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BACKGROUND: There have been few studies examining the associations between menstrual irregularity, androgens and bone mass in population-based samples of premenopausal women. This study aimed to describe the associations between menstrual pattern, testosterone, sex hormone binding globulin (SHBG) and bone mass in a population-based sample of premenopausal women. METHODS: Cross-sectional study (N = 382, mean age 31.5 years). Menstrual pattern was assessed by questionnaire, bone mass measured by quantitative ultrasound (QUS) and androgen status was assessed by levels of serum testosterone, SHBG and the free androgen index (FAI). RESULTS: Women with irregular cycles (n = 41, 11%) had higher free androgen index (FAI, P = 0.01) and higher QUS measurements including speed of sound (SOS, 1%, P < 0.05), quantitative ultrasound index (QUI, 7%, p < 0.05), and broadband ultrasound attenuation (BUA, 7%, p = 0.10). These associations persisted after adjustment for age and body mass index (BMI). After further adjustment for hormonal factors (either testosterone, SHBG or FAI), the strength of the associations was moderately attenuated, however, women with irregular cycles still had a 6% increase in mean QUS. Total testosterone, FAI and SHBG were also associated with QUS measures (testosterone and FAI, r +0.11 to +0.21, all p < 0.05; SHBG r -0.14 to -0.16, all p < 0.05) and the associations remained significant after adjustment. CONCLUSION: Irregular menstrual cycles were associated with higher bone mass in this population-based sample of premenopausal women suggesting menstrual disturbance should continue to be evaluated but may be less harmful for bone mass. The association between menstrual irregularity and bone mass was partially mediated by markers of androgen status especially free testosterone.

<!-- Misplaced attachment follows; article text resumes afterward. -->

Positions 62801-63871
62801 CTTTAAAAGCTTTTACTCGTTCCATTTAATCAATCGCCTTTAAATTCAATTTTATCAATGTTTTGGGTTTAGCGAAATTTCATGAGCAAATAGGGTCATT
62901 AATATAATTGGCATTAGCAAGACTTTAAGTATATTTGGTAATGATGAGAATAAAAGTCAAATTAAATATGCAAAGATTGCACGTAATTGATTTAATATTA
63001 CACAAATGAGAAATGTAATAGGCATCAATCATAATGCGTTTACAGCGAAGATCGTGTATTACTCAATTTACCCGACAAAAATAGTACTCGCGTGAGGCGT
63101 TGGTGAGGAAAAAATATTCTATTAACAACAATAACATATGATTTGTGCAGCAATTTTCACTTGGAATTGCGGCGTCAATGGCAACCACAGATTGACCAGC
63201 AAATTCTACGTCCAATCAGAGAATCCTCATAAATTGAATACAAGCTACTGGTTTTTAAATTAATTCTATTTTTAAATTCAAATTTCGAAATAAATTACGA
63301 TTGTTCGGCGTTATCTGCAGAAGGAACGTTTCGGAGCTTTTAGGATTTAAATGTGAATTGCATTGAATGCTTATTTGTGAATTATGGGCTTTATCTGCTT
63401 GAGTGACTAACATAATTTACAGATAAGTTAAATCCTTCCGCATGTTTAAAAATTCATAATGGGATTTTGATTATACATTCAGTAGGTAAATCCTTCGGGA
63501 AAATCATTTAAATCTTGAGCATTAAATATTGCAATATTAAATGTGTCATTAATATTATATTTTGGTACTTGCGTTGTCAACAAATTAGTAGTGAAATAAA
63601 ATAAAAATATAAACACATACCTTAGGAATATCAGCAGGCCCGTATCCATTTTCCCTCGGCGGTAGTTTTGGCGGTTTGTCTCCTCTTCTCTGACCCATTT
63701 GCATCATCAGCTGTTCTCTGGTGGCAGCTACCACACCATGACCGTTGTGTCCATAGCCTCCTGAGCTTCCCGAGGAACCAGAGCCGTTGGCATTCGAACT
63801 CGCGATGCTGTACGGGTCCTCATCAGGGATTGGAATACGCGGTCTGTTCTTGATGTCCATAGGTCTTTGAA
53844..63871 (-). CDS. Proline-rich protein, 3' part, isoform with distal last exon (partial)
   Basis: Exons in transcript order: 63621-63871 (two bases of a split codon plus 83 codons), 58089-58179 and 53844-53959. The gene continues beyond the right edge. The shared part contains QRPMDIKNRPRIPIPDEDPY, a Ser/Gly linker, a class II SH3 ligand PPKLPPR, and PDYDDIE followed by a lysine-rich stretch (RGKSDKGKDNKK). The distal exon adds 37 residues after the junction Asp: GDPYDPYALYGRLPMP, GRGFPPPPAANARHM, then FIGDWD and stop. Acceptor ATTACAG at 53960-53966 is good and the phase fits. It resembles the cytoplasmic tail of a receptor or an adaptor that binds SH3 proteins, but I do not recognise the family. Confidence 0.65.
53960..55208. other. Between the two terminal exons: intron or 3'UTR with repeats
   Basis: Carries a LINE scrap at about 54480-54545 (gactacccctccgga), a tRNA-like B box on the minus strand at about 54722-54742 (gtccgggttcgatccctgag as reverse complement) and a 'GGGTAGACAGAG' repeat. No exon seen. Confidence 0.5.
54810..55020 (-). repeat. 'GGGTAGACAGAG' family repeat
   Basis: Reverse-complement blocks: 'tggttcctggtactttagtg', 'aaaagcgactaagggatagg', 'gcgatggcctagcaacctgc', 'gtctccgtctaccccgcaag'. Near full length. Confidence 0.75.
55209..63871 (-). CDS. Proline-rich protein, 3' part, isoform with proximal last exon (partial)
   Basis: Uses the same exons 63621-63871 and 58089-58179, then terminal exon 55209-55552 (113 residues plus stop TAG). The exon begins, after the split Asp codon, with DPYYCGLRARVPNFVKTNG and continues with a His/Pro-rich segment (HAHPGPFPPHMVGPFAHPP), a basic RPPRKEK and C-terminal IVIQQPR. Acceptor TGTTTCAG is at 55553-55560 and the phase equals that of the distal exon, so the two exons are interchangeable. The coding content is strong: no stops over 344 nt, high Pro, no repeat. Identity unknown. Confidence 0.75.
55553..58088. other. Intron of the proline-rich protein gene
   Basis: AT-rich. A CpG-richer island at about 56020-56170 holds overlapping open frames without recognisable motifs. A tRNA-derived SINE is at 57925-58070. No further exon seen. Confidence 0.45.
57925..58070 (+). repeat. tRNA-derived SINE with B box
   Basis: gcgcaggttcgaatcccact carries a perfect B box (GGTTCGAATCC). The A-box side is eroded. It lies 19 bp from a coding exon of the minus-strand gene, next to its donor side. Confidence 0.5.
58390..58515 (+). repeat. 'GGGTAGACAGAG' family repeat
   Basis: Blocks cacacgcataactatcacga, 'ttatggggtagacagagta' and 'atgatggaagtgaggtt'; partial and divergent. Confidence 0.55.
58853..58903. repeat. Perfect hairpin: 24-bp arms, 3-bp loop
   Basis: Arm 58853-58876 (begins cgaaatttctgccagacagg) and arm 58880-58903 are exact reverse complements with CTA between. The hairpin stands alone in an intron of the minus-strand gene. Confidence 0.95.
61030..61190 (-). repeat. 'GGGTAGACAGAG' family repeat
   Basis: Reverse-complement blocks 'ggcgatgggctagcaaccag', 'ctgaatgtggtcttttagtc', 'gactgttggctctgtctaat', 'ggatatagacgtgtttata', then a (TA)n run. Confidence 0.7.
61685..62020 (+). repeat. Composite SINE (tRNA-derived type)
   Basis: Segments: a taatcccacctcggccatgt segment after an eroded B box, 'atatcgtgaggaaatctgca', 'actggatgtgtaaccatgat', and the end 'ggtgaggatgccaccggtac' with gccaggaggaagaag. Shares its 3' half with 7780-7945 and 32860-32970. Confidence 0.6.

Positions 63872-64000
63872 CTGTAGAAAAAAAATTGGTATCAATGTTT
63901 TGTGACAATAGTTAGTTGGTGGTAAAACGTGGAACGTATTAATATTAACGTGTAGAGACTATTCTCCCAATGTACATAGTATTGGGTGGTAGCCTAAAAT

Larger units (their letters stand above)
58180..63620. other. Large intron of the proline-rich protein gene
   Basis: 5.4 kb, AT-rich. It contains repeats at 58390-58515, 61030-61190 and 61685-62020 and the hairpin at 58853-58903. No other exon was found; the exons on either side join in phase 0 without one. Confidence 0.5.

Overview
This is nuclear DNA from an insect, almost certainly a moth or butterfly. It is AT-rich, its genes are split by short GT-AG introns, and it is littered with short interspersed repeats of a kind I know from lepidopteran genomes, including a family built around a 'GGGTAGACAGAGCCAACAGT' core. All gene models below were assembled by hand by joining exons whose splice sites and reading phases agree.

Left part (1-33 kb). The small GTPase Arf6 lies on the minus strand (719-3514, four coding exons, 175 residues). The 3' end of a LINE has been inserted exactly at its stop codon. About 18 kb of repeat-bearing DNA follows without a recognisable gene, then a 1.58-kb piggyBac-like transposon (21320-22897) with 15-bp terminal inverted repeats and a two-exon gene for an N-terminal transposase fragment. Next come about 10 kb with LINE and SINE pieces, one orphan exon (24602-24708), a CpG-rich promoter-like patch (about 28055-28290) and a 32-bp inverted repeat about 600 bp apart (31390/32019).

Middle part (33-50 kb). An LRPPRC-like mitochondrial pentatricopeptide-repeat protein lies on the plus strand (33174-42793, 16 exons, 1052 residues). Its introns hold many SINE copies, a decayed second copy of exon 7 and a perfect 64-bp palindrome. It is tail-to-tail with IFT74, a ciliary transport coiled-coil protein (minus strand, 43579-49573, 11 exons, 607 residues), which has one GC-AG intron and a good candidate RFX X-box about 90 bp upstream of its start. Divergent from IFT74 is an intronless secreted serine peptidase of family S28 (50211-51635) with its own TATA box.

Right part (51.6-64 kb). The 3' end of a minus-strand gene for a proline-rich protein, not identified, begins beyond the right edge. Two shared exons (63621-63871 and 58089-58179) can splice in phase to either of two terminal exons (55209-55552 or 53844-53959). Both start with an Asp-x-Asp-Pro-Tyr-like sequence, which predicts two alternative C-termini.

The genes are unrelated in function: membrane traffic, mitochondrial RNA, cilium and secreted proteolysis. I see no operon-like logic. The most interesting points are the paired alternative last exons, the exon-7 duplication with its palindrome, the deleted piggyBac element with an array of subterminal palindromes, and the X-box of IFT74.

Original publication




Journal article


BMC Musculoskelet Disord

Publication Date





Adult, Androgens, Biomarkers, Bone Density, Calcaneus, Cross-Sectional Studies, Female, Health Surveys, Humans, Menstruation Disturbances, Premenopause, Sex Hormone-Binding Globulin, Testosterone, Ultrasonography